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How to Find the Right Roommate

Now that you’ve graduated from college, and have a job, you might decide it’s time to move out of mom and dad’s house [3].

Unfortunately, living on your own can be expensive. Even though you’re pulling down a regular paycheck, you might have trouble affording a place to live. Or, even you can make rent, you might not have enough left over (after your other bills) to do anything else.

If you are looking to strike that balance between living outside your parents’ house and saving money, one of the best ways is to get a roommate. You can split the cost of rent, as well as the utilities, and have a little more at the end of the month to spend on fun stuff or — better yet — to save for the future [4].

But finding a roommate can be something of a crap shoot. There’s a reason that I didn’t get a roommate for my dorm room while I was in college. I like my space, and I didn’t want someone up in it. But when you’re out of college and on your own, a roommate can be a good idea. Here’s how to find the right roommate for you:

Figure Out What Living Arrangement Works Best For You

Now that you’re out of college, try to avoid sharing a bedroom. You can get a two or three bedroom apartment (or rent a house with more rooms) and just share a bathroom, and still maintain some personal space.

Decide how many roommates you’re willing to live with, and then look for a rental that has the requisite number of rooms. Also, consider the bathroom situation. You can also decide whether you want all of your roommates to be the same sex as you, or whether you’re comfortable with a co-ed living arrangement.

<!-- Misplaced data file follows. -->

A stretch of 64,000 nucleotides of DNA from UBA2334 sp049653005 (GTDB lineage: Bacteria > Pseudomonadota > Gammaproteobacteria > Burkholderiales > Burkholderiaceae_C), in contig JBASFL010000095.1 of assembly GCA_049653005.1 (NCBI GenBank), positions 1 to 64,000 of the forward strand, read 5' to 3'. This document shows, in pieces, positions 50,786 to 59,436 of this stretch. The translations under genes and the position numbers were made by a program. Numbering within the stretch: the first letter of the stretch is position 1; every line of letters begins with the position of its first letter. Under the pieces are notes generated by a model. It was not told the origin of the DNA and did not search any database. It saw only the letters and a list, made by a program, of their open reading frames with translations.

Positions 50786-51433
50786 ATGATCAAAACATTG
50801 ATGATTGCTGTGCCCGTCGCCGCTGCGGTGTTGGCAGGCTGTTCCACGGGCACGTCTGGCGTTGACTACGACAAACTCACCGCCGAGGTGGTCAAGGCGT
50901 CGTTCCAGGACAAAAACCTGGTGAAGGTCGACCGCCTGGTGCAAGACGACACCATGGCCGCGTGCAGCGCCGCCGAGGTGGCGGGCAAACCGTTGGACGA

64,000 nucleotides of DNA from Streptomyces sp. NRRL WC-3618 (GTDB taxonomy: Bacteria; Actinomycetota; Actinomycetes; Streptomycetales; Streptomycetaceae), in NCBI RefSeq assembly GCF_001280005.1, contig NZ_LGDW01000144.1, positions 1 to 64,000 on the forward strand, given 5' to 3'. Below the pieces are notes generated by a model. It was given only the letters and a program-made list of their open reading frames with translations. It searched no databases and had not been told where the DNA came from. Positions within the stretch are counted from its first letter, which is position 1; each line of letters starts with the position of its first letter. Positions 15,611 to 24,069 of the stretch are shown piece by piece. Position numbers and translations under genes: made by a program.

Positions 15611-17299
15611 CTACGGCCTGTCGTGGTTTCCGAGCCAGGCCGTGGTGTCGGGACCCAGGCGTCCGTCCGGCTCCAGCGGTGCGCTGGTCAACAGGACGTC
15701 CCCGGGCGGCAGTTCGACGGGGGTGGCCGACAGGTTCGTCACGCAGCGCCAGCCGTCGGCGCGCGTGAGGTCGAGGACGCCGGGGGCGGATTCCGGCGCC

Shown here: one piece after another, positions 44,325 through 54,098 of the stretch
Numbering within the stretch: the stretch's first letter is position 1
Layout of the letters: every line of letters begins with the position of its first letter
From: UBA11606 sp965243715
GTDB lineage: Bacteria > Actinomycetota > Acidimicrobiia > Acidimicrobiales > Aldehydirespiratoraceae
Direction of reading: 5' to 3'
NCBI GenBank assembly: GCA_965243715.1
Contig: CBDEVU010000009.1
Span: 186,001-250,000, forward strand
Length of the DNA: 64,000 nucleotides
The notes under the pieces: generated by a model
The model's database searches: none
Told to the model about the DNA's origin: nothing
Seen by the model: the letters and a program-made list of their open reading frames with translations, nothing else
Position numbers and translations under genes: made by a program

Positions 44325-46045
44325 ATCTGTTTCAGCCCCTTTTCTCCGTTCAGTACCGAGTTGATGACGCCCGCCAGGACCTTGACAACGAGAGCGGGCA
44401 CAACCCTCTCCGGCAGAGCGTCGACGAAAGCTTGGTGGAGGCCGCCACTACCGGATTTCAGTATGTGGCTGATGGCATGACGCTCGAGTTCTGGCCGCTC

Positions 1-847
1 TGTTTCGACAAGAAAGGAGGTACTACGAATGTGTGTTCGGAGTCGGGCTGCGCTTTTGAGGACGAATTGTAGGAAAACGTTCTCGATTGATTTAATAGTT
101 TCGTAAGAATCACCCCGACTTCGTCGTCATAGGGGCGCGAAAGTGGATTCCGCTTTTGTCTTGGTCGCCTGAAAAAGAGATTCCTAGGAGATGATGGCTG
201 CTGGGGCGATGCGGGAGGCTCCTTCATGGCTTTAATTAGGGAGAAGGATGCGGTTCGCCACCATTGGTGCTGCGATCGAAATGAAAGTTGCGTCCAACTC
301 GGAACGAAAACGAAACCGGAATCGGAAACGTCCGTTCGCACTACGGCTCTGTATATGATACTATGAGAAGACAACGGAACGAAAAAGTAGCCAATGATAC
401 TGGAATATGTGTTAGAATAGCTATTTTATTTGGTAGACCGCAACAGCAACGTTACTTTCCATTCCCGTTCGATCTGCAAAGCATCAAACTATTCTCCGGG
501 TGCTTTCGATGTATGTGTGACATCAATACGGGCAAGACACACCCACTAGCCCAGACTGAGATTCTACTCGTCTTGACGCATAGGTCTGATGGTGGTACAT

Consider the pet policy as well. Do you mind if your roommie(s) has a pet? Make sure to get the basics of the living arrangements, from whether you want a smoker or not, to whether you want your own bathroom, figured out before you proceed.

Advertise for a Roommate

Let your friends and family know that you are looking for a roommate. You can also advertise in your local newspaper, or on online Classifieds sites. Many local coffee shops and other community gathering places have boards where you can post your desire to find a roommate. If possible, though, a referral can be your best bet, since someone you trust is vouching for the roommate.

Meet Potential Roomates

After you have a few responses to your request for roommates, it’s time to meet them. Meet candidates in a public place and have a good talk. While you don’t need to have an exact clone of yourself, you do want a feel for how compatible you would be. You can even ask about habits (and share your own preferences) related to sleep schedule, cleaning schedule, security requirements, hobbies, social life (and whether it would be carried out at the rental), music and movie preferences, thoughts on food sharing and communal meals, and whether or not there is a significant other that would be invited to tay over.

Talk about expectations, pay attention to your first impressions and feelings. It’s not unlike trying to decide if you want to go out on another date with someone.

If you don’t feel comfortable with the person after a few minutes, that could be a sign that you won’t be compatible roommates.

Bottom Line

There is no way to guarantee that you’ll get a good roommate. However, you can increase the chances of finding the perfect roommate if you do the advertising, and treat it kind of like a job interview, where you choose the roommate to come live with you, rather than answering ads for vacant rooms.

What do you think? How would you find the perfect roommate?

(Photo: M. M. Sand [5])